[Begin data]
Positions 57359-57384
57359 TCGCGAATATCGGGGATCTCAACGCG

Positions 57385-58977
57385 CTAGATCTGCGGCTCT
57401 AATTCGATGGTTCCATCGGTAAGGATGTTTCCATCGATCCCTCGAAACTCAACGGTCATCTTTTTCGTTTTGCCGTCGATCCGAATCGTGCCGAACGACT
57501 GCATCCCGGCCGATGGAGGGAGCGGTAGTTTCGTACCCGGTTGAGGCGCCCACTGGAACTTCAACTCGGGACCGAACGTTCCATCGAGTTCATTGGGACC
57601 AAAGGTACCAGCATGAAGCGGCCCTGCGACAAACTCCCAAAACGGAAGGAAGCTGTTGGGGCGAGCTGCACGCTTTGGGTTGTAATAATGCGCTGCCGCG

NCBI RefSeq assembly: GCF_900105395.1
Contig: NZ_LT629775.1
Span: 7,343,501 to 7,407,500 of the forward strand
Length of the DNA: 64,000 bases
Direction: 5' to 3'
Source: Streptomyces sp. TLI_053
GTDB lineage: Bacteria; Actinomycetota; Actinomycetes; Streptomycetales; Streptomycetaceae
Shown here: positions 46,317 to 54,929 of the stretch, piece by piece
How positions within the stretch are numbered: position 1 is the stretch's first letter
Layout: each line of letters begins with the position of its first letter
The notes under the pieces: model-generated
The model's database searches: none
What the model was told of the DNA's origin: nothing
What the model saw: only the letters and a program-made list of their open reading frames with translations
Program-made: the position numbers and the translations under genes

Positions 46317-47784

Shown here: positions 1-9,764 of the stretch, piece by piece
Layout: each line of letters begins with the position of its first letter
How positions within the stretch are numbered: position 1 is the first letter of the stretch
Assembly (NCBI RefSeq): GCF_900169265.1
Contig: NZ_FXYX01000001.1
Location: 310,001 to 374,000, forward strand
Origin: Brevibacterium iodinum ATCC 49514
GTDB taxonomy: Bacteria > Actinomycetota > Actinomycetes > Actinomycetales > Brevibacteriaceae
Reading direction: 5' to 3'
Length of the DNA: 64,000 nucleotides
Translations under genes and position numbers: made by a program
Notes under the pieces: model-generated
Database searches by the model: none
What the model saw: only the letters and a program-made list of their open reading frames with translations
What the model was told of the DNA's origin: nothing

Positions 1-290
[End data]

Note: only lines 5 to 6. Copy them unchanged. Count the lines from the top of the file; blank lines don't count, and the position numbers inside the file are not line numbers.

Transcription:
57401 AATTCGATGGTTCCATCGGTAAGGATGTTTCCATCGATCCCTCGAAACTCAACGGTCATCTTTTTCGTTTTGCCGTCGATCCGAATCGTGCCGAACGACT
57501 GCATCCCGGCCGATGGAGGGAGCGGTAGTTTCGTACCCGGTTGAGGCGCCCACTGGAACTTCAACTCGGGACCGAACGTTCCATCGAGTTCATTGGGACC